Objective 1: Investigate the mechanisms of fungal pathogenicity and other important biological traits in cereal crops. We have continued working on improved methods for transformation of fungal strains since the new project was initiated five months ago. We have made significant research progress with regards to identifying proteases from several fungal pathogens, including Fusarium graminearum, Zymoseptoria tritici, and Phyllachora maydis. Analysis of the draft genome sequence of Phyllachora maydis and the finished reference genome of Zymoseptoria tritici revealed that both fungal pathogens encode proteases with predicted signal peptide sequences. It is thus likely these proteases are secreted during infection and may have a functional role during plant pathogenesis. Future work will aim to address whether these proteases modulate host immune responses in wheat, barley, and maize. Objective 2. Analyze microbiomes associated with resistance and susceptibility to identify vulnerabilities in fungal pathogens of cereal crops. Analyses of microbiome sequences from corn lines that showed varying levels of resistance to tar spot during the 2019 growing season were completed. These results showed differences in both bacterial and fungal species present on resistant versus susceptible corn lines and a clear gradation in the number of reads from Phyllachora maydis, the causal fungus of tar spot. Some corn inbreds clearly were susceptible to other fungal pathogens as revealed by high numbers of sequence reads from the causal organisms. A manuscript on these results is being prepared for submission during the last quarter of fiscal year 2022. Objective 3. Identify, genetically map and functionally characterize host resistance against fungal pathogens of cereal crops. During the field season of 2022, we have selected a progeny of the corn Nested Association Mapping population to screen for tar spot resistance based on our phenotyping of the parental inbred lines during the 2019- 2021 field seasons. The resistant parent for this population derives from North Carolina so we anticipate it may contain different resistance gene(s) from what has been reported previously. The parental and progeny lines have been planted and germination was good but we have to rely on natural infection so do not yet know whether there will be enough disease on the susceptible lines for identification of tar spot resistance in the field. Based on mapping efforts from our previous five-year project, we have developed primers for molecular markers that should be linked to resistance genes to Septoria tritici blotch of wheat and tar spot of corn, which will be tested beginning the fourth quarter of this fiscal year. Objective 4: Exploit knowledge of host-pathogen interactions and pathogen vulnerabilities to develop novel methods for increasing resistance in cereal crops. The first step in developing our decoy engineering-based disease resistance system is the identification of pathogen-encoded effector proteases that are secreted in the plant cell and contribute to initiating the infection process. We have made substantial research progress in identifying F. graminearum (Fg) effector proteases. We identified 95 F. graminearum genes potentially coding for secreted proteases. This candidate gene list was narrowed further by selecting only endopeptidases and genes that were upregulated during early stages of infection. These stringent selection criteria identified seven candidate proteases. A manuscript on these results is being prepared for submission.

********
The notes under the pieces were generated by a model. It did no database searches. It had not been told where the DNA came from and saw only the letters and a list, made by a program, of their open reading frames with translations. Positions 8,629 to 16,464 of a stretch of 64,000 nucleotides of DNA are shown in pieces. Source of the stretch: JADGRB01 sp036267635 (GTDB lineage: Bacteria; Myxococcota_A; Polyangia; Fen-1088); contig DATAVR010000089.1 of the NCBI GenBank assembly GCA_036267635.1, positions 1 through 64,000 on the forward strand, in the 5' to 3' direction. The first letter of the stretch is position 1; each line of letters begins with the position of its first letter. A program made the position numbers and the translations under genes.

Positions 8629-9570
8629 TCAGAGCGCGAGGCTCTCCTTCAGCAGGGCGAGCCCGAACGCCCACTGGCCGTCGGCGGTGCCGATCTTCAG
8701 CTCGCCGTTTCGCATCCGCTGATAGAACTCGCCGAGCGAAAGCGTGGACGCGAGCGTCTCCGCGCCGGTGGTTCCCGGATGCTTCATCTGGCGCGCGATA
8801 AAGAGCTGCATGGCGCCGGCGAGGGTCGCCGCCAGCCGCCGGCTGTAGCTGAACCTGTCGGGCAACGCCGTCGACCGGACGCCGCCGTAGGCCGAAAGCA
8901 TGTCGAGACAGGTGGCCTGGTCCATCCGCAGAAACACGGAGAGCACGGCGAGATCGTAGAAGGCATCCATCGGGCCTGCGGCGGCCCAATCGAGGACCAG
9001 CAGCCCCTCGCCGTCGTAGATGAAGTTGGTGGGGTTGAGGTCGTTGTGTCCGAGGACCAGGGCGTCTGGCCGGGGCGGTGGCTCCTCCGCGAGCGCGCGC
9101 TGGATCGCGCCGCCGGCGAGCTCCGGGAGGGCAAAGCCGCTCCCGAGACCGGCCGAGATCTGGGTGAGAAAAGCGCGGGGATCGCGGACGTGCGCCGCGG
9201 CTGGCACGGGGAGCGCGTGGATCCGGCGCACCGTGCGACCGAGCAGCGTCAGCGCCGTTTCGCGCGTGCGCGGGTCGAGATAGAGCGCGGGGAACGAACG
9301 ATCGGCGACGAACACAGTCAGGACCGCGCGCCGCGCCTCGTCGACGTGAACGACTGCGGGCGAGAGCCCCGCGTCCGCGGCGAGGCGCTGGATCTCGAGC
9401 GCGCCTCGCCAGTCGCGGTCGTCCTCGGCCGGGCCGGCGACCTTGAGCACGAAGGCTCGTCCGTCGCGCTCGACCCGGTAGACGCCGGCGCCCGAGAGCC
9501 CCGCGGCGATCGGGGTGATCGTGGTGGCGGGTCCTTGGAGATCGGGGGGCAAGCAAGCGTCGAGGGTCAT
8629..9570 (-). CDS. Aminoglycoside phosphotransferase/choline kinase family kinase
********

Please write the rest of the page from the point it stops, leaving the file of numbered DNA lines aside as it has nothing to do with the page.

1. Identification of candidate effector proteins from the maize tar spot pathogen Phyllachora maydis and determination of their cellular locations. Plants have a sophisticated immune system capable of detecting and conferring resistance to a variety of plant pathogens. During the infection process, pathogens inject proteins known as ‘effectors’ into the plant host cell to “shut-off” the plant immune system, thereby promoting pathogen growth and disease and consequently reducing crop yields. Therefore, studying how plant pathogens use these proteins during infection is important as it often provides insight into how pathogens reduce crop yields. One such fungal pathogen of corn known as Phyllachora maydis injects ‘effector’ proteins into corn leaves resulting in a disease called tar spot. Importantly, tar spot disease can significantly reduce overall corn yields and, in turn, induce severe financial penalties to farmers. Therefore, there is an urgent need to investigate how this fungal pathogen uses its effector proteins to infect corn leaves. Here, we show that this fungal pathogen injects ‘effector’ proteins into host cells, where they specifically target plant organelles such as the nucleus and chloroplast. ARS researchers in West Lafayette, Indiana, therefore, hypothesized this fungal pathogen interferes with and manipulate host immune responses by targeting the plant organelles. Our work presented here provides valuable insights into the host processes potentially manipulated by this fungal pathogen and lays the foundation for generating testable hypotheses for future work. A manuscript describing these results was recently published in Phytopathology.